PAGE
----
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Movies that were supposed to launch franchises (but didn’t): Masters of the Universe

It’s not unusual for movies to inspire toys.  But up until recently, it was pretty rare for a movie to be based on a toyline.  The 1987 sci-fi saga, Masters of the Universe, was one of the first attempts to launch a movie franchise based on plastic action figures.  But due to bad timing, budgetary constraints and a host of other factors, He-Man did not have the power to conquer the box office.  Instead, the planned sequel was scrapped and the sets were re-purposed for a Jean-Claude Van Damme movie.  It’s another tale of epic failure from Cannon Films.

One frequent complaint about Masters of the Universe is that it is seen as a Star Wars rip-off.  The truth is, ripping off George Lucas was nothing new for He-Man.  The origin of the toy-line the movie is based on goes back to Mattel’s fateful decision not to make Star Wars toys.  Like just about every other major toy maker, Mattel passed on the Star Wars license which eventually went to an upstart company based in Cincinnati.  The Kenner line of Star Wars action figures redefined movie tie-ins and dominated the boy’s toy market for years.

Mattel is known as the home of Barbie.  When it came to toys for boys, the company struggled.  Their Big Jim line couldn’t compete with Luke Skywalker and Darth Vader, so Mattel decided to take a chance on some licensed properties they hoped would be the next Star Wars.  Unfortunately, they ended up paying too much for the rights to make toys based on movies like Flash Gordon and Clash of the Titans.  After a few costly misfires, the guys at Mattel decided to come up with their own Star Wars-killer.

Mattel hired researchers who surveyed 5-year old boys to determine what type of character would appeal to them the most.  A common theme emerged in which the boys wanted to wield more power in their lives.  Based on their research, Mattel determined that their new toy line would be based on a barbarian character like Conan – only different enough to win the inevitable law suit.  The character was named He-Man to reinforce his strength and his hair was changed to blond to make him look less like Robert E. Howard’s creation.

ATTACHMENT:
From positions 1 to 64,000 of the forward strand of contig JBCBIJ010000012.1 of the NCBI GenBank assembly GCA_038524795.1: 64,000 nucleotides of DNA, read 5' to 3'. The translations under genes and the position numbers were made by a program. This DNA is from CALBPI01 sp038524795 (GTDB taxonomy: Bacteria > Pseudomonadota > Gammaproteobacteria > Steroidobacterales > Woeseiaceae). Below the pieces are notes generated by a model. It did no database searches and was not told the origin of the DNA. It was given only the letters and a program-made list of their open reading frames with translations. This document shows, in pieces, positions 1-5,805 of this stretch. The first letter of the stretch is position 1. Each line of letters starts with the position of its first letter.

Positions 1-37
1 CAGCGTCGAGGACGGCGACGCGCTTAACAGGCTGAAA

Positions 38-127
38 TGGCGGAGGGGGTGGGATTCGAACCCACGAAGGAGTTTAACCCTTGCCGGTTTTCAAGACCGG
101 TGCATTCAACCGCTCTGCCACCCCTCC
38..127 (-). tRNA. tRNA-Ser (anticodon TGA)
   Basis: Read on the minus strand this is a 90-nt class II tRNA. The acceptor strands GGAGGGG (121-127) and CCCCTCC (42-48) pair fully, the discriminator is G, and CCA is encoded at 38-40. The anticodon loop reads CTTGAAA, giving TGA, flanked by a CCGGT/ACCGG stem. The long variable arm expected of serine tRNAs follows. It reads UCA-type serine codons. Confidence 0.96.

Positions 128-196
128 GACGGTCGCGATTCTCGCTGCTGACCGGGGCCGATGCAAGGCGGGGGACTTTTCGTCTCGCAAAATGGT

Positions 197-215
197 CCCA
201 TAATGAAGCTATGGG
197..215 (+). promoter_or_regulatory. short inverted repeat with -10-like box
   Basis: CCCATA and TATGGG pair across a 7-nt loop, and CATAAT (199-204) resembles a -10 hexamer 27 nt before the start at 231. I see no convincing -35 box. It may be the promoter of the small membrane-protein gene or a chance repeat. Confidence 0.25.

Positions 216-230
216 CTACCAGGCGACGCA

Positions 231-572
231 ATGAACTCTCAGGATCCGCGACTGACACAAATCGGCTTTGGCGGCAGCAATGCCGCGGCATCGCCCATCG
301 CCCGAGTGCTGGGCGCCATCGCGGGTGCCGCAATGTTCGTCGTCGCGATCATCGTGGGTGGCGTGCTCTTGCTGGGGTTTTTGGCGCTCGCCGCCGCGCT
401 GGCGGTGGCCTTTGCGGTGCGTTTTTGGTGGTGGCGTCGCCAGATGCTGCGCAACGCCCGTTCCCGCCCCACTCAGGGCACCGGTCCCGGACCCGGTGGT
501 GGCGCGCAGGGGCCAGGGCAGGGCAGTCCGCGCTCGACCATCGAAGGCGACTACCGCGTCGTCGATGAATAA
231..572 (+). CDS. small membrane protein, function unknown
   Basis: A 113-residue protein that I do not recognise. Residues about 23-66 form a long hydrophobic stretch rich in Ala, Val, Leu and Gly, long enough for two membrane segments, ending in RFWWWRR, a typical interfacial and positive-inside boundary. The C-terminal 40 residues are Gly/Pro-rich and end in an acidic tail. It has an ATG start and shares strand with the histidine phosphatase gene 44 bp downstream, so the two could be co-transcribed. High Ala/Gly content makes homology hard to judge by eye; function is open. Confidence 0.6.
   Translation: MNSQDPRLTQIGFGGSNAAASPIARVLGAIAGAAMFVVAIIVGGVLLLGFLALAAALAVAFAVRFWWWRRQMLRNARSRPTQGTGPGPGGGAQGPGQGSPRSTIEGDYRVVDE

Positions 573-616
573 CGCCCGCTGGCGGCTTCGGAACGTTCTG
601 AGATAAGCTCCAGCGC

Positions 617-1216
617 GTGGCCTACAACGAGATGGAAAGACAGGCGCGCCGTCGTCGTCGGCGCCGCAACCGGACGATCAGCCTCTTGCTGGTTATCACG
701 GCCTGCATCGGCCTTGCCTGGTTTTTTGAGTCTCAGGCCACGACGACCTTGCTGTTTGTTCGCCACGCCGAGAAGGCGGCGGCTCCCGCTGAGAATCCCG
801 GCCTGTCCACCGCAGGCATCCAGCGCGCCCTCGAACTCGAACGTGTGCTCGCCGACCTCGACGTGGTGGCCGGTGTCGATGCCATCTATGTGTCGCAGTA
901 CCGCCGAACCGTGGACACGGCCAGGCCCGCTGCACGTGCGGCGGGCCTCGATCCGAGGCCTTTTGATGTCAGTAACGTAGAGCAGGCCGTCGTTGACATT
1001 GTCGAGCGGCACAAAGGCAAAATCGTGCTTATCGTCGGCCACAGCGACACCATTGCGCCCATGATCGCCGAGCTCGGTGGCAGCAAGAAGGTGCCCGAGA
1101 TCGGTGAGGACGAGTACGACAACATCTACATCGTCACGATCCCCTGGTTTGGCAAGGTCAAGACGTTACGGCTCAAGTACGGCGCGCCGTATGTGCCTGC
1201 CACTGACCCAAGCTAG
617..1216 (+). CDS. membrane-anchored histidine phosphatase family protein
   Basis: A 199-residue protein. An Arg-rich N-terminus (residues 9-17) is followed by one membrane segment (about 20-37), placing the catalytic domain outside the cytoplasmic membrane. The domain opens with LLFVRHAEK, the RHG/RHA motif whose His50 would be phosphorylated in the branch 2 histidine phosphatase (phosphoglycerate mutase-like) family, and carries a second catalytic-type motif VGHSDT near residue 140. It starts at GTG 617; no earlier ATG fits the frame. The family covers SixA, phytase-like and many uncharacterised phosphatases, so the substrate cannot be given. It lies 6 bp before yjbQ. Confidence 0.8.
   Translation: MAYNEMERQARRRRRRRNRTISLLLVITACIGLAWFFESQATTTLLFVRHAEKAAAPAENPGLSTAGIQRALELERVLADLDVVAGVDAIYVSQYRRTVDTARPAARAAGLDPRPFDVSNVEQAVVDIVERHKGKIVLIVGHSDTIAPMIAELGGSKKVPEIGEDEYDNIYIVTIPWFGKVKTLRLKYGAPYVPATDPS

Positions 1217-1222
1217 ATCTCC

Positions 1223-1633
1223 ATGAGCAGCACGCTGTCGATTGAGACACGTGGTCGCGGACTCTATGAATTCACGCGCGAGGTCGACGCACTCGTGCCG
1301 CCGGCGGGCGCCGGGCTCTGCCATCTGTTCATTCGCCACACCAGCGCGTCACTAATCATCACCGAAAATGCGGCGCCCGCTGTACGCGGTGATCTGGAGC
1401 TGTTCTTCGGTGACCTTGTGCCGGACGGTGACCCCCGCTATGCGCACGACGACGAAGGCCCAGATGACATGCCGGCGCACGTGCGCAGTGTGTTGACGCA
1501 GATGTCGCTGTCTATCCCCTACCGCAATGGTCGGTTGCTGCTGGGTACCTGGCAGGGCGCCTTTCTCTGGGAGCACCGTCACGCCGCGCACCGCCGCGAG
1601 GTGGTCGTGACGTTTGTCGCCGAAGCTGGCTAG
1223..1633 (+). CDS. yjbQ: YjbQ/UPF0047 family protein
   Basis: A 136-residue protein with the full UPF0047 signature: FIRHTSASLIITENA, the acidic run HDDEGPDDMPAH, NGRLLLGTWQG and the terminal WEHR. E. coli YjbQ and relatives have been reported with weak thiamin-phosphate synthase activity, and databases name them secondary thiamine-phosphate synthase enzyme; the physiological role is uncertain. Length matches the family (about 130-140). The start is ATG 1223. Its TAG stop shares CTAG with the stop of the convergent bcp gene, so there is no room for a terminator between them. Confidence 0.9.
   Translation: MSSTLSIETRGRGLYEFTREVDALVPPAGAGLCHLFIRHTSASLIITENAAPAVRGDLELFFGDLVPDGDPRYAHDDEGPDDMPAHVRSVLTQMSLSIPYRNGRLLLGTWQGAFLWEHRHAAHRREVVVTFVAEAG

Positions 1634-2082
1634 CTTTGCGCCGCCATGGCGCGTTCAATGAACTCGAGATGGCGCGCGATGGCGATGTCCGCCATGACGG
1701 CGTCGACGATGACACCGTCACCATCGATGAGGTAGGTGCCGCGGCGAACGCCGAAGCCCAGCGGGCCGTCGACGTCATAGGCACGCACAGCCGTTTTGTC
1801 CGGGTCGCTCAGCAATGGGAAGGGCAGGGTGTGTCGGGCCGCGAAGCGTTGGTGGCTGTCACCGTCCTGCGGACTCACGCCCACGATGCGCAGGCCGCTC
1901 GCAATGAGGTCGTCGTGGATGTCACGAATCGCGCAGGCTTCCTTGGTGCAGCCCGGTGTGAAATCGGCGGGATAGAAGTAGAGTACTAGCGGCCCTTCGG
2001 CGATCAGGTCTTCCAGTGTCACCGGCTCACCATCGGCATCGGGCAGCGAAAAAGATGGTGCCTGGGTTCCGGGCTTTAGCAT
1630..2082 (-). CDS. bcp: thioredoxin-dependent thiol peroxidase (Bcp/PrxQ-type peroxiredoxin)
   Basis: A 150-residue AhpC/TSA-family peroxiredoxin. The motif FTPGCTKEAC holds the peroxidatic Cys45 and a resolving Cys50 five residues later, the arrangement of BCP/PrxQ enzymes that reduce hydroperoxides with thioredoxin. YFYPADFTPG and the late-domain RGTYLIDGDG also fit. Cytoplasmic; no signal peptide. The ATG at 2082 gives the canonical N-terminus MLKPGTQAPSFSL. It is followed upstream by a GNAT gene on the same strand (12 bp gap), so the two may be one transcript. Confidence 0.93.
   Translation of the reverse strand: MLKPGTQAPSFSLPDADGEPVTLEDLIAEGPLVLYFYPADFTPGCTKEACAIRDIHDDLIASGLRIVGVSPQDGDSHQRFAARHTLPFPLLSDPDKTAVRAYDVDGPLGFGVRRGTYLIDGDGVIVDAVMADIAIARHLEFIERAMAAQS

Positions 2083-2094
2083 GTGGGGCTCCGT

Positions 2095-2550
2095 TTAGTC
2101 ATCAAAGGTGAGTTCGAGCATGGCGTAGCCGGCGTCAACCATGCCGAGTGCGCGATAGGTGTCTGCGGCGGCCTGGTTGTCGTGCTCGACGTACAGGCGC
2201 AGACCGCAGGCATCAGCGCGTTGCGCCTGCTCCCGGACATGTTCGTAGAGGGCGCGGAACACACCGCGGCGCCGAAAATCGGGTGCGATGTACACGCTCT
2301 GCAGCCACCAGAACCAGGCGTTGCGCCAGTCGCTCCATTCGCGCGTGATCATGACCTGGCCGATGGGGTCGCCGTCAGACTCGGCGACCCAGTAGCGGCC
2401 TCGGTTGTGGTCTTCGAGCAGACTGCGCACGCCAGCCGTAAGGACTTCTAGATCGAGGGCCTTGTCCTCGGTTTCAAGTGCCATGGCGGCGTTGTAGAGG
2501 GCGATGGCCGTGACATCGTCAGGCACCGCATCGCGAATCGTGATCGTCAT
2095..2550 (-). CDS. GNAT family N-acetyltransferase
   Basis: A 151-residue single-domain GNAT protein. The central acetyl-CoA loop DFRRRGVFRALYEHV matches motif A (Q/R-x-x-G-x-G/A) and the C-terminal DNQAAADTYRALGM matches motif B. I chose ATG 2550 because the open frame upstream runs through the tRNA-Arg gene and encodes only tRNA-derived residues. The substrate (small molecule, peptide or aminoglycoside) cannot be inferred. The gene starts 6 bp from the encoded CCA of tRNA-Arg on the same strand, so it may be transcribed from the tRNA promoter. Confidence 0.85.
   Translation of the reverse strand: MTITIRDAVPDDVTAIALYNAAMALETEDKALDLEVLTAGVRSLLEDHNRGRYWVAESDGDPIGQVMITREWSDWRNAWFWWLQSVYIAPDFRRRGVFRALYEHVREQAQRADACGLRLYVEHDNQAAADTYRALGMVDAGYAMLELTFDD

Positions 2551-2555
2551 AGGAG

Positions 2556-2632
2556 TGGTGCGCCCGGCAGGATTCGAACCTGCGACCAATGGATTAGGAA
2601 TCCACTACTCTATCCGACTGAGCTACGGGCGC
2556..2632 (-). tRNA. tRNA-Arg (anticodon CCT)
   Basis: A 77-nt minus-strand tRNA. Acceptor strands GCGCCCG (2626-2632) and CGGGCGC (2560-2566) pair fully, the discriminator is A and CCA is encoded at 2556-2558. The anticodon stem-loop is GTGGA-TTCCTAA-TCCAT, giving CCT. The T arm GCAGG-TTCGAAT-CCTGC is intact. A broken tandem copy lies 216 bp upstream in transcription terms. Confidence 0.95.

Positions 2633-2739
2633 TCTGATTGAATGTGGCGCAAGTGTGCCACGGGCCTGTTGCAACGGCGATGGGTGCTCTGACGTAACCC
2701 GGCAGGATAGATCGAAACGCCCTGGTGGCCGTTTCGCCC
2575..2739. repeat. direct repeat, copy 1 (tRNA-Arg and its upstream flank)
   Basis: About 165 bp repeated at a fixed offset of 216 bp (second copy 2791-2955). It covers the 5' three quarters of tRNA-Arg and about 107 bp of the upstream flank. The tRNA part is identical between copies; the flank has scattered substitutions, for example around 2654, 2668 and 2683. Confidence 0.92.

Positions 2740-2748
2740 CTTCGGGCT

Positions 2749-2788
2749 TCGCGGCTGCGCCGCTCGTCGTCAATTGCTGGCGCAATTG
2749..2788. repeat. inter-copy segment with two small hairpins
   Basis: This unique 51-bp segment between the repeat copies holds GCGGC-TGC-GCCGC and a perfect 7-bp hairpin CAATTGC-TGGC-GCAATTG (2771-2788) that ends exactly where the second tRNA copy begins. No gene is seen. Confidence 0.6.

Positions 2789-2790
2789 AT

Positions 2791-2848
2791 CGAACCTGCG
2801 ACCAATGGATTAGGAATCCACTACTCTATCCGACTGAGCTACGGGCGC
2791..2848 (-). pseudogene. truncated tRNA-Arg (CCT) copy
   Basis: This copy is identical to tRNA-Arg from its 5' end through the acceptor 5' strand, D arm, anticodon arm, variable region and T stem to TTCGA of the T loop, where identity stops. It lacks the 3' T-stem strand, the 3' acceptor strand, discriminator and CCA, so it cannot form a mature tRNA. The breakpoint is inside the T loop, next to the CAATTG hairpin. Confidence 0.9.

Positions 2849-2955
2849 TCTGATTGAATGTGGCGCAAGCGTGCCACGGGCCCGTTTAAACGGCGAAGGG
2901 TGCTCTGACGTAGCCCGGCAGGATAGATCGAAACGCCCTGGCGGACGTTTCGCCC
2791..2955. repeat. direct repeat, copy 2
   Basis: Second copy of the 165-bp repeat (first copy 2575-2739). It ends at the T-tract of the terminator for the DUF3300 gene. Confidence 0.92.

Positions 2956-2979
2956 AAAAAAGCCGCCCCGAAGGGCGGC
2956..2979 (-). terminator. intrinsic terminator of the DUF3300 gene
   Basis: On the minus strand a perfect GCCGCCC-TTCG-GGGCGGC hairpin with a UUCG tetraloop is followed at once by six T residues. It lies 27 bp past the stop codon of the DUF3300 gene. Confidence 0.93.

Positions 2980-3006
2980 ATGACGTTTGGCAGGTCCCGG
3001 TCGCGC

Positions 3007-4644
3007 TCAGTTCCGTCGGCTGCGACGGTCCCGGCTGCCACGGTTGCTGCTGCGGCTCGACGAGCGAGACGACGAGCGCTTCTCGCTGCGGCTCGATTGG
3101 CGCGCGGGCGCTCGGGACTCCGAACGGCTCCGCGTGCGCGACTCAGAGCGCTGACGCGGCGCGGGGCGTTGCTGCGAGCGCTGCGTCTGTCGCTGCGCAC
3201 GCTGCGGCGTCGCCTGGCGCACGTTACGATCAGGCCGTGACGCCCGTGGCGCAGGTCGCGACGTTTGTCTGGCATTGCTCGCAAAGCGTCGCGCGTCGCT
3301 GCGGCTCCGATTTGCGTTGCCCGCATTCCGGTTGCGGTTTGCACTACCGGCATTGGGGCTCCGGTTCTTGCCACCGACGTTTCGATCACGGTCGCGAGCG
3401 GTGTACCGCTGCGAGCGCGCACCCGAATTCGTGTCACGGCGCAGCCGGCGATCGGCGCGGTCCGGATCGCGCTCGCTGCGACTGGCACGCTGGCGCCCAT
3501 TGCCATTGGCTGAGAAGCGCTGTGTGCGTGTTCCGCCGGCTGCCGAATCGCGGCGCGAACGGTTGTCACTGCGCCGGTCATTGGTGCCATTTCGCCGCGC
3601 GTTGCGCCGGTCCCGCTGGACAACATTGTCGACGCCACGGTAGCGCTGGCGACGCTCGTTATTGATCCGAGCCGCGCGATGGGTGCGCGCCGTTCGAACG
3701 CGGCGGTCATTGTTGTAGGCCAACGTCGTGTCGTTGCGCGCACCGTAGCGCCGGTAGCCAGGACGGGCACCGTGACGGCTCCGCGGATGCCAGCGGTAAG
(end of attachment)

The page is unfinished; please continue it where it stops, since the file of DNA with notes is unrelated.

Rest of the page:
The initial toy line was a hit right from the start.  He-Man action figures were larger and more impressive than the puny Kenner dolls.  In the years that followed, George Lucas decided to give the Star Wars brand a break and the Masters of the Universe were there to fill the void.  With the help of a syndicated cartoon, sales for He-Man toys surged.  Thus the toy line that had been designed to compete with a movie tie-in became popular enough to make the jump to the big screen.

The studio that bought up the rights to He-Man was Cannon Films.  Through most of the decade, Cannon had been very successful churning out cheap action movies.  The budgets were kept low enough that the hits more than made up for the misses.  But in the mid-eighties, Cannon started to get ambitious.  They wanted to expand their business model to compete with the mainstream Hollywood movie studios.  To that end, they made movies like Masters of the Universe and Superman IV: The Quest for Peace.

Unfortunately, Cannon’s ambitions exceeded their reach.  After securing $36 million dollars from Warner Brothers to make Superman IV, Cannon slashed the budget of that film to just $17 million dollars.  The rest of Warner Brothers’ money was applied to making Masters of the Universe instead.  But even that proved insufficient.  In order to make Masters of the Universe on a Cannon-sized budget, the majority of the movie was set on Earth instead of He-Man’s home world, Eternia.

The idea was to do a kind of Wizard of Oz in reverse.  Like if the Scarecrow and Tin Man came to Dorothy instead of the other way around.  The movie opens with the villain Skeletor (Frank Langella) defeating the heroes who protect Castle Greyskull.  He-Man and his allies escape to Earth using a portal opened by a Cosmic Key which is found by two unassuming teenagers one of which is played by future Friend, Courtney Cox.  Skeletor and his army follow He-Man to earth in order to retrieve the Key.

Fans were naturally disappointed that the movie wasn’t set in the fantasy world of Eternia.  They were equally upset that many of their favorite characters from the cartoon and toy line didn’t make it into the movie.  Originally, characters like Beastman had larger parts in the script.  But Mattel objected to having their characterized killed off on-screen, so the film-makers came up with their own bad guys that they could vaporize as they saw fit.  According to director Gary Goddard:

New characters were necessary as we wanted to have the flexibility to wound them, or as in the case of Saurod, even destroy them. With the “regulars” Mattel had strong feelings about keeping them pretty “as is” from their toy line, although we did convince them that if we were going to use a character like Beastman (which Mattel definitely wanted) that would we want to make him more believable – less cartoon like. So, I created the new characters Karg, Blade, and Saurod. Mattel loved them all and immediately added them to the toyline.